After I got my second shot, I began working at the Smoke Shop BBQ in Somerville, MA, part-time to complement my Whiskey Guardian work. A combination of having the largest collection of American whiskeys in New England, knowing the GM through my brand work and through the USBG, and having it be walking distance from home (back when Lyfts and Ubers were scarce) made for a solid choice. After my Whiskey Guardian position was wrapping up, I realized that I needed something more. When I saw the ad for Drink's re-opening, I applied. Drink had closed for 4 1/2 months to fix up their leaking foundation that shut them down sporadically for over a decade every time it rained hard, and they figured that it was better to do it right than deal with it multiple times a year. Unfortunately, the staff at the beginning of July all moved on to other jobs which broke up the continuity of the training program that had been going since late 2008. In mid-November, we were led by Drink alum Will Thompson to start the program back up, and now we are towards the end of our 7th week open doing 4 nights per week. This has been a great experience making a wide variety of cocktail recipes with my estimates being somewhere between 100-150 drinks in the 8 hours that we are serving. Everything from Maloney's 1900 Manhattan Bell-Ringer to Phil Ward's Lipspin has come up in my dealer's choice. It has been a great learning experience especially as guests push my knowledge limits (like when there is a request for a Charlie Chaplin or they want a drink that tastes like cotton candy), and a great teaching experience as I help to guide the more junior staff. The latter part of that may blossom into something more in 2022. It has also been very rewarding; one example is how we had two deaf guests the first week, and I spent a bit of time describing the drinks that they got and answering their questions by way of a few dozen Post-it notes. That patience paid off as they returned a few times including one of them taking his party of 9 (all deaf) for his birthday a week or two ago. I think that they won in the communication front because they could sign to each other at a distance over the music levels. Below photo taken by Ran Duan on opening night:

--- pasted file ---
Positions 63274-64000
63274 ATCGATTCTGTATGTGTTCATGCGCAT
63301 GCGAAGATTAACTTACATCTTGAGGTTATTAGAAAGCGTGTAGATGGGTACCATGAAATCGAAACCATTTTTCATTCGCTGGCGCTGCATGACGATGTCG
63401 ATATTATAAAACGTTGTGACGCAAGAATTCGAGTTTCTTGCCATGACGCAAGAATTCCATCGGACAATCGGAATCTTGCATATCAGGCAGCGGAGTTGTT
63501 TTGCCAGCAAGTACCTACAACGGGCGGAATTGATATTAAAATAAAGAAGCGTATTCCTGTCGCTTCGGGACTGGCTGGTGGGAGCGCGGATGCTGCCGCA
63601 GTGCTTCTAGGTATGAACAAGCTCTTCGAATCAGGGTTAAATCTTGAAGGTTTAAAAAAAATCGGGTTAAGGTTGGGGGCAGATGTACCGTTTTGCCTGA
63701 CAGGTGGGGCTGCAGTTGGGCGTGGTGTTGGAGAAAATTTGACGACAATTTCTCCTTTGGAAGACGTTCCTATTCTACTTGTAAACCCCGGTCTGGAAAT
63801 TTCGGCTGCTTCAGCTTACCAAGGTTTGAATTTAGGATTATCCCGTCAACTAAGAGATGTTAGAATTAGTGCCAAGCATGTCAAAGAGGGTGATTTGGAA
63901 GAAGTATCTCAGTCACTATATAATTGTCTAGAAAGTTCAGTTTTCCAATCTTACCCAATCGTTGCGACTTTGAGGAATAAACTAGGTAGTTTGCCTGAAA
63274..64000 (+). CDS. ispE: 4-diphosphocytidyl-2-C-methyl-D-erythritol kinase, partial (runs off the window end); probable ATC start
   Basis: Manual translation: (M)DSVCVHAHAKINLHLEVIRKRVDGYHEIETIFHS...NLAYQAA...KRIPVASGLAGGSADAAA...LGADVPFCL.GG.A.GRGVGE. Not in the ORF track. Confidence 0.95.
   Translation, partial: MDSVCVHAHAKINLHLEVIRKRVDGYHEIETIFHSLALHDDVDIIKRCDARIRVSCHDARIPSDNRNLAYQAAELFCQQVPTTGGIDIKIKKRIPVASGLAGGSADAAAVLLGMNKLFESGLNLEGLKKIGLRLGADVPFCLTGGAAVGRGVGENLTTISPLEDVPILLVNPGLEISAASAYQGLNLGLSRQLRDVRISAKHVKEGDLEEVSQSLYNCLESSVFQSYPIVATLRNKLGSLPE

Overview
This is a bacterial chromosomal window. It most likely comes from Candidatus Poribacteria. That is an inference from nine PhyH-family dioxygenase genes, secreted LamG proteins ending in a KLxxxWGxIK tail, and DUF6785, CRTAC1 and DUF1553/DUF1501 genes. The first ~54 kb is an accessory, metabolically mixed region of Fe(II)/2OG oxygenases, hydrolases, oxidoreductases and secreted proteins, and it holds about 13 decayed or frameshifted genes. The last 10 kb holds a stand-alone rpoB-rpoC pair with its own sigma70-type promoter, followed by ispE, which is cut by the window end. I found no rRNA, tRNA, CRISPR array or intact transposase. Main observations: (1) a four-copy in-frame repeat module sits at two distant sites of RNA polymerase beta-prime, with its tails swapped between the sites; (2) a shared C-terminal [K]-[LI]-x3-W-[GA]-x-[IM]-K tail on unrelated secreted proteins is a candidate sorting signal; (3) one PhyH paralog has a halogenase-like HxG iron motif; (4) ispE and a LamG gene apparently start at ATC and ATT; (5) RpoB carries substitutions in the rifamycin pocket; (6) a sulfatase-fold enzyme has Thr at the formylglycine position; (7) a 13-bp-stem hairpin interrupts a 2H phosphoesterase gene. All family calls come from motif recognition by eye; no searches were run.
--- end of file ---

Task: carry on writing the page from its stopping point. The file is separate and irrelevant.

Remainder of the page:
3. Did some writing.
Besides keeping up with the blog for a little over a post per day, my writing for the Oxford Companion to Cocktais & Spirits finally came to fruition as this tome containing two of my articles finally came out in early November. In addition, I wrote an article for the USBG National site (and republished on my blog) about how to deal with the drown during service in response to a question on Reddit. I also wrote up my notes from attending the Boston Baijiu Bar and a sherry class. Hopefully, I will be more motivated to write essays due to working in a thought-stimulating bar environment and as I attend more in-person events if conditions allow for that. 2021 only had me leaving the Boston area once for an Angel's Envy regional meeting, and that gamble showed how risky meeting up in person can be (yes, I was on the wrong end of a super-spreader event).